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Tuesday, 5 February 2013
Page: 107


Senator MADIGAN (Victoria) (18:43): Thank you Madam Acting Deputy President. I rise today to speak about the Water Amendment (Water for the Environment Special Account) Bill 2012. Over the Christmas-New Year's period, knowing the bill was coming up, I actually happened to go and visit people in the Murray Darling Basin affected by this bill. Instead of reading a report, I actually went out and spoke to some of these people and visited places like Rochester, Echuca, Mathoura, Deniliquin, Thyra, Finley, Jerilderie, Stanhope, Tongala and Benjeroop. There are a hell of a lot of people out there who feel anxiety and apprehension. They acknowledge that there has been an overallocation of water, but they say that the greater concern that they believe we should be addressing is, amongst other things, Cubbie Station and the enormous amount of water that went with that and the foreign ownership of our land and our water resources. Also, people have mentioned to me the effect of managed investment schemes in past years and the effect that had on the sell-off of water resources connected with managed investment scheme tree farms, for example, and then seeing those farms fall into foreign hands. These are some of the things that we should be looking at if we are talking about water. Some of the people had pubs up in these areas, or tyre businesses, fuel businesses or engineering works, or they were diesel mechanics. People in these communities wonder what is going on when we have the Victorian government buying up land, for instance, around Benjeroop and Tongala in Victoria. They are buying the land and then taking the water and returning the water. Then we have got the federal government doing it and we have got other state governments involved in this process. What is the overall plan and the overall coordination, and is it going to deliver the benefits for the environment that we are told it will?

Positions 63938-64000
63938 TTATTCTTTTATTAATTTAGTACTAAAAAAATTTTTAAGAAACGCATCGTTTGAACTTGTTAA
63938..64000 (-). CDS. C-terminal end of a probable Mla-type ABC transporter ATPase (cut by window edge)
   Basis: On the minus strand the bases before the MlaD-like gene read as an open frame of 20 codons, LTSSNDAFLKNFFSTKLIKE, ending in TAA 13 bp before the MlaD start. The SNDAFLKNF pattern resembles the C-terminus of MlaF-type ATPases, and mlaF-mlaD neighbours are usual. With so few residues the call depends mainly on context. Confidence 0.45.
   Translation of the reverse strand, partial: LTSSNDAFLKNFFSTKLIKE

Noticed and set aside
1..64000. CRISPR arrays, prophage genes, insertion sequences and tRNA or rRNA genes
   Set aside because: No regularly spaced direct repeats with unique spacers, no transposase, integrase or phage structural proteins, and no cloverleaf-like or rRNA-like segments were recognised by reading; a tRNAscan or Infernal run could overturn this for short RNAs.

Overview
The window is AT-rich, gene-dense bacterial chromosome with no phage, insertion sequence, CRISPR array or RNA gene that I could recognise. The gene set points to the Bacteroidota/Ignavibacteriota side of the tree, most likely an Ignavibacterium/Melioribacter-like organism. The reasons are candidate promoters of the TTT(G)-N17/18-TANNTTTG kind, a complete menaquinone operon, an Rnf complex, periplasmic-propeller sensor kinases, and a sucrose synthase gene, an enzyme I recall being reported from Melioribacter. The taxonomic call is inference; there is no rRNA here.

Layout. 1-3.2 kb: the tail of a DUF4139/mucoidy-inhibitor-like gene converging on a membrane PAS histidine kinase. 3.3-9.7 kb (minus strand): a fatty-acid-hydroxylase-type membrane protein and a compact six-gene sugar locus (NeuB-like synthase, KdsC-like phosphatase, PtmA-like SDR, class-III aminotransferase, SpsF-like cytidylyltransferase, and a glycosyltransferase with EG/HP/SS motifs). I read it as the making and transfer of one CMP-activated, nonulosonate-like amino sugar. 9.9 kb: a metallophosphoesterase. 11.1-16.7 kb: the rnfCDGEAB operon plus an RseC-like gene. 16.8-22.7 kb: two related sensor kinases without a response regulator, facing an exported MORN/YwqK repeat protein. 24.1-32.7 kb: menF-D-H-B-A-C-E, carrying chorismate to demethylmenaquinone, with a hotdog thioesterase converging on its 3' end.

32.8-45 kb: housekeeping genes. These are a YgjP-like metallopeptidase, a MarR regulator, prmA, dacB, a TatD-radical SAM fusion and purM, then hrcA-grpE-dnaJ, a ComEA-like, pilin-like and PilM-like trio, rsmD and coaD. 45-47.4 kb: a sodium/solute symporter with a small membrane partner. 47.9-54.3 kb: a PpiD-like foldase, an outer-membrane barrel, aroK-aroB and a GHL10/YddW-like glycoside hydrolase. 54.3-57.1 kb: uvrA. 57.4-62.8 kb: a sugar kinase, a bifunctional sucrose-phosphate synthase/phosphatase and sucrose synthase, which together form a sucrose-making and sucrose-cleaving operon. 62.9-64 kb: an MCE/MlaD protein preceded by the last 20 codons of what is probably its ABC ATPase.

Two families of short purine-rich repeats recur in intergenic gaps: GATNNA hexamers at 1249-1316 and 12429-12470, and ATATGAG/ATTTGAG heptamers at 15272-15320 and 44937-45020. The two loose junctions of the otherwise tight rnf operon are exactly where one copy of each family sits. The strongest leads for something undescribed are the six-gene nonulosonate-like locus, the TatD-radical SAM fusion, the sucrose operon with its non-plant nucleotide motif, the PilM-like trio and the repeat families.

Ultimately, when farmers and communities in the Murray-Darling Basin, our river communities, and in rural and urban communities around Australia make decisions, there are consequences for those decisions, and they fear that decisions are being made for them, their families, their livelihoods and their communities by people who, they feel, have conducted a so-called consultation process but with a preconceived outcome and that they are just pawns in this process. People have read that the water to these towns and communities is assured under the plan, but when we remove water from our farmers we remove a great part of their income.

Let us say, for example, that we have got two tyre services in a town and our farmers' income is reduced and we have got fewer farmers on the land. As a result, there is less need for tyre services. The critical mass to keep these businesses going and be able to offer the people in these towns competitive prices is diminished because there is not enough cake there for both of them to eat. This is the problem facing these communities. The overwhelming feeling of these people is that they are not being listened to, they are not being considered. I have serious reservations about this bill, as do these communities and, as such, I will be voting against it. Thank you.